About the Artist/Site
South of Taizhong, the west coast of Taiwan is in large part devoted to fishing and to the harvest of the oysters and shellfish so beloved by the Taiwanese. Huang Qichun is a fisherman, but rather than fishing for comestible fish, he specialized in raising exotic species destined for personal aquariums. In order to satisfy his clients and enable them to decorate their aquariums, Huang also furnished them with empty shells, colored stones, and pieces of coral. While this professional activity necessitated a certain artistic sensibility, it wouldn’t have necessarily predisposed him to become the creator of the strangest construction that I saw during my entire visit to Taiwan.
After the death of his wife some thirty years ago, and in order to not be separated from her, Huang built her a tomb in his garden, just behind their home. As she had been particularly pious in life, he also decided to consecrate a temple for her; not to honor her, precisely, but to enable her to pray where she was because, according to Taoist beliefs, the spirits of the dead come back to earth to visit the living with whom they were close.
As he was not rich, he set about constructing the building with his own hands and with the means available to him. He had had no previous experience in masonry or in carpentry, so rather naturally he began to build without any particular plan, simply using those materials at his disposal, and those which his neighboring oyster and shellfish cultivators provided to him. A strange construction therefore arose from the earth, decorated with corals and a wide variety of shells, and embellished with the remains of multicolored religious statues that had been destined for the dumps. The exterior is entirely composed of wild oyster shells, which explains their large size. It is enclosed within a metal structure evocative of scaffolding, erected in order to protect passersby should some elements of the decoration become dislodged and fall, because Huang admits to not being completely confident about the solidity of his construction.
The objects that form the interior decoration are a mixture of mythological characters and of dream images related to Taoist beliefs, as well as representations of Huang’s own personal visions. The site is separated into different spaces. Past the entrance door, which is heavily decorated with rocks and shells, a first courtyard covered in trees constitutes a sort of open-air vestibule that provides access to the temple itself. It is guarded by eighteen Luo han figures which, according to Taoist mythology, are religious disciples from the next world who are in charge of maintaining order both in hell and in paradise. Although Taoist temples often have a similar uniformed army, with arms and armaments, here Huang has represented them with nude torsos, each demonstrating different kung fu movements, which he himself had learned while in the military service. Only their faces, which he says he didn’t know how to sculpt, are covered in recycled masks, which heighten the strange appearance of these figures. The temple itself, in a square form, is comprised of a central room dedicated to the veneration of Wang Gong, one of the most important earth gods of the Taoist pantheon.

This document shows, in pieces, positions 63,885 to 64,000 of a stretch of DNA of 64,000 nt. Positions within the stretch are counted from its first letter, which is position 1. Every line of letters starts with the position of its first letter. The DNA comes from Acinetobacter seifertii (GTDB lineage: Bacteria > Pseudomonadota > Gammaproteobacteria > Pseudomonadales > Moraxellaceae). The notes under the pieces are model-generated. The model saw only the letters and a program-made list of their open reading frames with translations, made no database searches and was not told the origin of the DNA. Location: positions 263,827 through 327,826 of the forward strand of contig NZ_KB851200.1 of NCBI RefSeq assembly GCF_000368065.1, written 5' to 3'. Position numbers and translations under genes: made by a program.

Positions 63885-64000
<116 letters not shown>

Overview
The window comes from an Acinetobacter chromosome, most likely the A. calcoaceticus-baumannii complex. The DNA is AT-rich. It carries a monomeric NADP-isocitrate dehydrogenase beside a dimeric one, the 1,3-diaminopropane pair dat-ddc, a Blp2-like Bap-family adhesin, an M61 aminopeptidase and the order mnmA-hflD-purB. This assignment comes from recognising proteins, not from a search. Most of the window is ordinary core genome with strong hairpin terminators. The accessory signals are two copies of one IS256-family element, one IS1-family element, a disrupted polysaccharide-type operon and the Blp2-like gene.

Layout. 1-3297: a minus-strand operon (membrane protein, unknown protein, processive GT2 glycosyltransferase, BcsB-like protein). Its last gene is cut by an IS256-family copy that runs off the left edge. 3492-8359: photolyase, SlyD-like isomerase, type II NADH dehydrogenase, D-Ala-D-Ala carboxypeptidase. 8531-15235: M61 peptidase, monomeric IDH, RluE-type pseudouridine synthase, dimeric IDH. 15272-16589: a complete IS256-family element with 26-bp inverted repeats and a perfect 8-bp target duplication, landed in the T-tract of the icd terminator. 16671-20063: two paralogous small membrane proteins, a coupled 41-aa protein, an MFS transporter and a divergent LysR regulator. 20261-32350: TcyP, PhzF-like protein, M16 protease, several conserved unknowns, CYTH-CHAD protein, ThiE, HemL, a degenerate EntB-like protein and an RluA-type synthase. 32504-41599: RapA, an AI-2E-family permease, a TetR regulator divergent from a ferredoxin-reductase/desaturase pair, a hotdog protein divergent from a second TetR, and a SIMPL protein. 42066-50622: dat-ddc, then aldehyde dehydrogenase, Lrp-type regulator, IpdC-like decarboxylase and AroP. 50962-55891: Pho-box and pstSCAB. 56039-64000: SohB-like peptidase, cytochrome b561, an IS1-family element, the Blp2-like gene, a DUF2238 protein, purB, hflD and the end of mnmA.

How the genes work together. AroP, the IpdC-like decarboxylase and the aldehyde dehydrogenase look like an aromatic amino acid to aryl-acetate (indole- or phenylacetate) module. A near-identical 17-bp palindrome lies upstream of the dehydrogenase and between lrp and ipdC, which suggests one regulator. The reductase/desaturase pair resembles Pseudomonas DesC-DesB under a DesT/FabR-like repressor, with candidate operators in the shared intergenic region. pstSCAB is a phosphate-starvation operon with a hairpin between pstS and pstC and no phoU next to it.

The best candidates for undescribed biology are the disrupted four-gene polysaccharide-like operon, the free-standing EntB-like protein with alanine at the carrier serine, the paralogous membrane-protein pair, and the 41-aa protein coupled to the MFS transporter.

Even more interesting is the gallery that encircles this central room on three sides. Here one finds the most surprising chimeric images that human imagination has ever conceived. These are the Qi ling, mythological animals who were protectors of the earth. These are very expressive and are richly covered in an astonishing variety of shells and coral (which bring to mind the colorful baroque creations of French-Algerian artist Paul Amar). Unfortunately, the gallery also includes several statues of a rather kitsch appearance, representing the diverse goddesses that one finds in numerous Taoist temples across Taiwan.
In the part of the temple dedicated to Wang Gong one finds a small stairway; this leads to a subterranean corridor that links the temple to Huang’s commercial space, and this part of the site is independent from the temple itself. The length of the 20- to 30-meter corridor is entirely decorated with representations of visions that appeared to Huang in his youth as a result of a tragic event. While swimming with several friends in the nearby sea, he was carried away by breaking waves and was saved in extremis from drowning. Having lost consciousness, he recounts how dragons and phoenixes (who rule over the seas and the atmosphere) rescued him from death. They also appeared to him again later while he was constructing the temple, and asked him to represent them as part of the decorations. The corridor is therefore dedicated entirely to them.
The ceiling is completely partitioned off and is composed of flowery images created from shells. The roof is partially comprised of elements of broken ceramics and of statues with defects that Huang recycled in order to enhance the decoration. The most interesting part represents a sort of boat prow decorated with a phoenix, which gives the entire building a massive form, and the appearance of a vessel ready to ship off to some secret destination known only to its creator.
Translated by Jo Farb Hernández
Map & Site Information
Latitude/Longitude: 25.056995 / 121.544432
Fuxing District, Zhanghua Commune, 105, Taiwan
San Luis Potosi
Lin Yuan, The Park of the Buffalo’s Ear
The Enchanted Garden
Zhong Pu, Jiayi Prefecture
Noah ’s Ark Gardens
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